• Any game killed under a kill tag will not be processed with funds from the Hunters Against Hunger fund unless it has been preauthorized by Montana Food Bank Network. This must be prior to dropping the game at a meat processor used by the Montana Food Bank Network.
    • Per FWP Bureau Chief, The intent of the legislation was to have hunters be able to donate game animals and donate funds at the time of license purchases to pay for processing the donated game. FWP hunts and landowner kill permits are eligible for HAH funds, but first priority should be given to hunters.
  • How quickly will payment be submitted?
    • If all paperwork is in order and correctly completed, MFBN will submit payment to processors within 7 days of receipt of invoice. This paperwork includes:
      • Processor’s W-9 (Request for Taxpayer Identification Number and Certification)
      • Hunters Against Hunger MOU
      • Invoice including all of the following:
        • Date within the last 30 days
        • “Bill to Montana Food Bank Network”
        • Poundage
        • Dollar amount
        • Signature of local food pantry confirming receipt of game meat
      • Carcass tags- copies or scanned are acceptable as long as ALS number is legible.
  • What if we charge processing on a per-animal basis?
    • MFBN is required to track processing quantities on a per-pound basis and has structured the reimbursement guidelines accordingly, including a maximum allowable per-pound fee. In order to fulfill our obligations we request and require billed poundage in order to provide reimbursement payments. Payment on invoices that do not include poundage will be delayed until all necessary information is collected.
  • Why do you need the carcass tags? Aren’t those supposed to stay with the meat?
    • Yes, by Montana law the tags are required to stay with the meat for inspection by FWP, until it reaches the final consumer. However, part of MFBN’s arrangement with FWP is a departure from this practice since additional entities are involved in the distribution of the game meat. As such, the tags (or copies) must be included with invoices for proper documentation.
    • If the hunter wishes to retain a portion of the meat, a copy of the carcass tag must be made to be kept by the processor and the original tag will accompany the hunter and the meat retained by the hunter.
    • The carcass tag, or a copy in cases where a part of the meat was retained by the hunter, and a list of individuals who donated game animals containing the name, current address, ALS#, and game animal(s) donated must be retained by the meat processor and open to inspection by FWP for a period of five (5) years.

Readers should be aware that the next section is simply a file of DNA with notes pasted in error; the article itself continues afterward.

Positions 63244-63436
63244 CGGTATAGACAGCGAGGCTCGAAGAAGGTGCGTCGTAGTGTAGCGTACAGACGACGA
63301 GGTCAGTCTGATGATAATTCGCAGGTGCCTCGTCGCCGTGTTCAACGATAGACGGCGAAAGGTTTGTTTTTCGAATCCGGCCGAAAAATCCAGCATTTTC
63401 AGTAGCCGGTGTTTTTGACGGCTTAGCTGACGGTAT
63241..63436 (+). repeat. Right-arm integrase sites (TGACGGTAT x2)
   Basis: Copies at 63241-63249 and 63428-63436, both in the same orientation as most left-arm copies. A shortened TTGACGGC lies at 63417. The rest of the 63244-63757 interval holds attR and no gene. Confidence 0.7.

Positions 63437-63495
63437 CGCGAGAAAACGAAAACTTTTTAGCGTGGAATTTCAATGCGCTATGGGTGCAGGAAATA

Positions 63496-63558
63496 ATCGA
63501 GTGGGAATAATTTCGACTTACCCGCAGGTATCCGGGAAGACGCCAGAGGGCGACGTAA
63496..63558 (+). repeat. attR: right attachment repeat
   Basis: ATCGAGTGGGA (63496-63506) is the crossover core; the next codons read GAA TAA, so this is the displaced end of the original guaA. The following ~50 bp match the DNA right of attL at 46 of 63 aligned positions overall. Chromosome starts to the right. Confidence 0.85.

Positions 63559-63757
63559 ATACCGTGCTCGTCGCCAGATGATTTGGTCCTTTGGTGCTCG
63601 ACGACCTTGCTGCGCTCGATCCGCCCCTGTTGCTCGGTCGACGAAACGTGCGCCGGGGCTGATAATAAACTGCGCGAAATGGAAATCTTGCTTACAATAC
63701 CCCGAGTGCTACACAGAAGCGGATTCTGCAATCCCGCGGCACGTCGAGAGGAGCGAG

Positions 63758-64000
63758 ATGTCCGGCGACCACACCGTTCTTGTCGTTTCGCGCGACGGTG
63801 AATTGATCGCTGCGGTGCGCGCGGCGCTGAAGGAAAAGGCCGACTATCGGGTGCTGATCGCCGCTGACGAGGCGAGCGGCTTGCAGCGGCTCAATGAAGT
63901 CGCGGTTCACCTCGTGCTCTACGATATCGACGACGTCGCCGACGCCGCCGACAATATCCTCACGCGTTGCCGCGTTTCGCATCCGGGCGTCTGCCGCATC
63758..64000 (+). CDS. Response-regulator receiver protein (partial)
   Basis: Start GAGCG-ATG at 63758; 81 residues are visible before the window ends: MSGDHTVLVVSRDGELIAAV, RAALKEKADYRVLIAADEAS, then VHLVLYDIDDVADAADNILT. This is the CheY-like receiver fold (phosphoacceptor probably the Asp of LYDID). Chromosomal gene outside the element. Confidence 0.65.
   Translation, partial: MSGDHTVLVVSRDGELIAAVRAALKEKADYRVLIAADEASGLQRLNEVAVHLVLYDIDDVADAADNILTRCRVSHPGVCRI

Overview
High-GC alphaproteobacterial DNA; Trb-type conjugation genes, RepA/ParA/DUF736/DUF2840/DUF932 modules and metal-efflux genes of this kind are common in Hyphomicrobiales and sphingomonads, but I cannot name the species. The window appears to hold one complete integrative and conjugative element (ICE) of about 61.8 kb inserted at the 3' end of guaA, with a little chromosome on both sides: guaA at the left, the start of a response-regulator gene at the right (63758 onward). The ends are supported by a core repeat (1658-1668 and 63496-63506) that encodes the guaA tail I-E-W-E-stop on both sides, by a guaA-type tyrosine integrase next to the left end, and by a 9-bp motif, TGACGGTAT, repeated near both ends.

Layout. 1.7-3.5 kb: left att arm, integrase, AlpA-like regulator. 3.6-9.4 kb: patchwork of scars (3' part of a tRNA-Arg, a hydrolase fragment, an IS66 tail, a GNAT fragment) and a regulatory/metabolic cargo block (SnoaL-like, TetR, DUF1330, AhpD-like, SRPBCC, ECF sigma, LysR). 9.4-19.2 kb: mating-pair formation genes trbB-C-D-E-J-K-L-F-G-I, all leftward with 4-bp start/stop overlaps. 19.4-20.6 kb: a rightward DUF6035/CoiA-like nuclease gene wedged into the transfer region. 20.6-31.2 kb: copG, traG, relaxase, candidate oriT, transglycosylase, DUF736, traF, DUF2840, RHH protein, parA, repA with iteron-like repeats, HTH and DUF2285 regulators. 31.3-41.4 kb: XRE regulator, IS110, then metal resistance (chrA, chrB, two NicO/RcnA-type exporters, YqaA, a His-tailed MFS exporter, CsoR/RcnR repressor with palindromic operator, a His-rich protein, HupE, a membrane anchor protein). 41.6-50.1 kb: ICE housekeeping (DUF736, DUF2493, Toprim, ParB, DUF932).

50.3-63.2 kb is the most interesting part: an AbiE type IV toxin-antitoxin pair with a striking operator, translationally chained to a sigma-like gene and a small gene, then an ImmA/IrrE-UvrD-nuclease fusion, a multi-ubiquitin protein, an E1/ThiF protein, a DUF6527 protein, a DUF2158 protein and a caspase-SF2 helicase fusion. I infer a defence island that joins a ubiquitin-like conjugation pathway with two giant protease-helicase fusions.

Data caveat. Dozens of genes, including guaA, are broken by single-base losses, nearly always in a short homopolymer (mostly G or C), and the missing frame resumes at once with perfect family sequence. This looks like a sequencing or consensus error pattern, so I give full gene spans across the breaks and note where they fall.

• What if your local food pantry is small or can’t store all of the donated game meat? Should we turn donations away?
    • Please don’t! MFBN serves the entire state and can always find a good home for excess game meat once the local area has been stocked (provided that funding remains). We will work with both the processor and the agency to work out a plan to make the most of all game animals donated to Hunters Against Hunger.
  • What happens if I exceed my preapproved allocation?
    • Preapproved allocations are set to avoid processors needing to contact MFBN for approval on all game processing, hopefully making it easier on you. The goal of the allocations is to equitably share the available processing funds around all regions of the state. If you feel that you are going to reach or exceed your preapproved allocation, please contact MFBN before processing any additional game. We can discuss how much additional funding remains and can be allocated to you
  • What is this “Thank you for your donation” half-sheet flyer?
    • To help promote the program, MFBN is following up with some hunters that have donated game animals to Hunters Against Hunger to ask them why they donated. We then share this information on social media and in our statewide marketing campaigns. It is completely voluntary for both hunters and processors, but we encourage you to include a stack of the flyers at your facilities for those that donate to help ensure the future of the program.
  • How do I know which food pantries are in my area and can accept donated game meat?
    • Participating processors will be informed of their local food pantries in the same letter in which you are assigned a preapproved processing amount. If you have questions about which food pantry you should donate to, or if multiple pantries exist in your area, please contact MFBN.

For more information contact Eric Luongo, Agency Resource Coordinator.

Statewide Meat Processors